the epidemiology of less severe injury include routinely collected information from emergency medical services, police and fire departments, and poison control centers.
The utility of existing data can be enhanced significantly by linkages across jurisdictions, which overcome the limitations of separate databases and go far in developing comprehensive information about an event, its circumstances, the occurrence and severity of the injury, the type and cost of treatment received, the outcome in terms of both mortality and morbidity, and the administrative or legal outcome. NHTSA has fostered development of linked databases by funding several states to develop Crash Outcome Data Evaluation Systems (CODES) (Johnson and Walker, 1996). CODES were initially designed to develop comprehensive data for determining the impact of safety-belt and motorcycle helmet use on the incidence and severity of injuries, health care costs, and outcome. The implementation of CODES required the linkage of police crash reports with death certificate or medical examiner data and health care data (including emergency medical services data, emergency department data, hospital discharge data, and occasionally data from the insurance claims). CODES databases are now being used to address a variety of motor vehicle injury research and evaluation questions at the local, state, and national levels. Similar linkages will be needed for other types of injuries.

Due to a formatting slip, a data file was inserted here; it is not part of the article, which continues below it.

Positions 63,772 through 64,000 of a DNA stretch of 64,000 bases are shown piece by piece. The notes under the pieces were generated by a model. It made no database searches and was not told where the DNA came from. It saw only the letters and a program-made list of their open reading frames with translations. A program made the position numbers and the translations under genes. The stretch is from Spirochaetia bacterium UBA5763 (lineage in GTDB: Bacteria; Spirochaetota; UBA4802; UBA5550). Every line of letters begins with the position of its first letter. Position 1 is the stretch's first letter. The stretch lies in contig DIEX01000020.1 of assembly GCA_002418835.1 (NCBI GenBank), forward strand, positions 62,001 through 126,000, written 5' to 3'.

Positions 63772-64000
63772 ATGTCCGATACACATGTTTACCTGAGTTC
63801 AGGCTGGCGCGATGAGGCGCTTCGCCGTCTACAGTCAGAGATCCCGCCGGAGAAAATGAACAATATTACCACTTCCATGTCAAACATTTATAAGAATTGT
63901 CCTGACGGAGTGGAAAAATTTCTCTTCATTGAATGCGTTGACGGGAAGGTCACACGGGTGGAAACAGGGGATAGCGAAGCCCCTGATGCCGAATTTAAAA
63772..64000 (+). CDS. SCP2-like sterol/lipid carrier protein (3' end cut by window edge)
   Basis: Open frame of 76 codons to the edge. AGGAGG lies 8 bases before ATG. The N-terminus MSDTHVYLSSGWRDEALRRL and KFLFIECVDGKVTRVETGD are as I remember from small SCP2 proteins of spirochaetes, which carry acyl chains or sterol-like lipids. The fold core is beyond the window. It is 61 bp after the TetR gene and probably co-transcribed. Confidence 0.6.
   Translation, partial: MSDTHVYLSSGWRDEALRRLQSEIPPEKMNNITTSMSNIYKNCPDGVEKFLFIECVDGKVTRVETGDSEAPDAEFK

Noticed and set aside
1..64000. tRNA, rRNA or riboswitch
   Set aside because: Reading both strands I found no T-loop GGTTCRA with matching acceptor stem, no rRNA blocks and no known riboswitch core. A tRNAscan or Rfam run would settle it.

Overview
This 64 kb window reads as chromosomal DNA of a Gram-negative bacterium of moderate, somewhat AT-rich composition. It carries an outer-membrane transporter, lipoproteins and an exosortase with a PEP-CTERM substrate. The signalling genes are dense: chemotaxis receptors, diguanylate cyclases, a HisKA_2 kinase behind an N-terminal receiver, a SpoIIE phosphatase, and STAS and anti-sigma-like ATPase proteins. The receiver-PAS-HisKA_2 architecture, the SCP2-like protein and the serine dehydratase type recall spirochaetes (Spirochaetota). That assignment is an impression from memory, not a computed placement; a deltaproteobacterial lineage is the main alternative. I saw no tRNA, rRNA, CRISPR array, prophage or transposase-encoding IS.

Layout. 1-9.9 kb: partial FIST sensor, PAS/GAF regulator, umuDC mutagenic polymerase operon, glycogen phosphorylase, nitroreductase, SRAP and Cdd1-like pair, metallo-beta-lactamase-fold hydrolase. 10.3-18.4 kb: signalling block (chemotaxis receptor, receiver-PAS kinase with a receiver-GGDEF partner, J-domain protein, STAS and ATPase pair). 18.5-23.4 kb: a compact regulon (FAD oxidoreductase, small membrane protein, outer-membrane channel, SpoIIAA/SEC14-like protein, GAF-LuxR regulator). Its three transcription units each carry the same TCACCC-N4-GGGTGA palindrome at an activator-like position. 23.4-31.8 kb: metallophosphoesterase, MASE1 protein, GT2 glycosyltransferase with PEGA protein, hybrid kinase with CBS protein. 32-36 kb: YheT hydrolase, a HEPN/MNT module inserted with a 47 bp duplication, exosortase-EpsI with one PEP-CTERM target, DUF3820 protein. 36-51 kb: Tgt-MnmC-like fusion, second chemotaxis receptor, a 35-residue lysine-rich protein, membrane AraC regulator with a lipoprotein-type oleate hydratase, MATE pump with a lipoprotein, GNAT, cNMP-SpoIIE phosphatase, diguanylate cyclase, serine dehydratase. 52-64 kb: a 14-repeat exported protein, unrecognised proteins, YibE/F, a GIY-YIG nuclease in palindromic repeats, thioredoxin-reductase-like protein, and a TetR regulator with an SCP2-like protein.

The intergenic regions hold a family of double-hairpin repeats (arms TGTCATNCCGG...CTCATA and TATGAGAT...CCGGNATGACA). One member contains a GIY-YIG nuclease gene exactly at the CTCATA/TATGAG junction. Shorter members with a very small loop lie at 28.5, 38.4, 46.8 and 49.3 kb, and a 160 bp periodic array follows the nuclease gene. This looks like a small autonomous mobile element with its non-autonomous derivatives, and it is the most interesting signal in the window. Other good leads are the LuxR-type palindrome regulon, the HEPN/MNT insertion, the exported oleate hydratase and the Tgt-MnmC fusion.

Significant barriers exist to successful linkage, however, and are related to (1) limited access to databases (in some cases relevant data are collected but not computerized and, if computerized, are not readily available because of data release policies, concerns about confidentiality, and interagency politics); (2) high costs and limited resources for developing and maintaining databases; and (3) technical difficulties. When the databases to be linked use similar unique identifiers, linkage is relatively easy. However, for confidentiality reasons, most databases do not contain unique identifiers. Probabilistic matching software has been developed and used to link databases when unique identifiers are not available and to deal with inevitable discrepancies related to spelling, data entry errors, or similar problems (Johnson and Walker, 1996).
In summary, although significant advances have been made in the development of effective strategies for injury surveillance, there is still much to be accomplished. The development of information to monitor trends in nonfatal injury (nationally and locally), to determine the place of occurrence of injuries, to determine trends and mechanisms for intentional injury deaths, to identify new or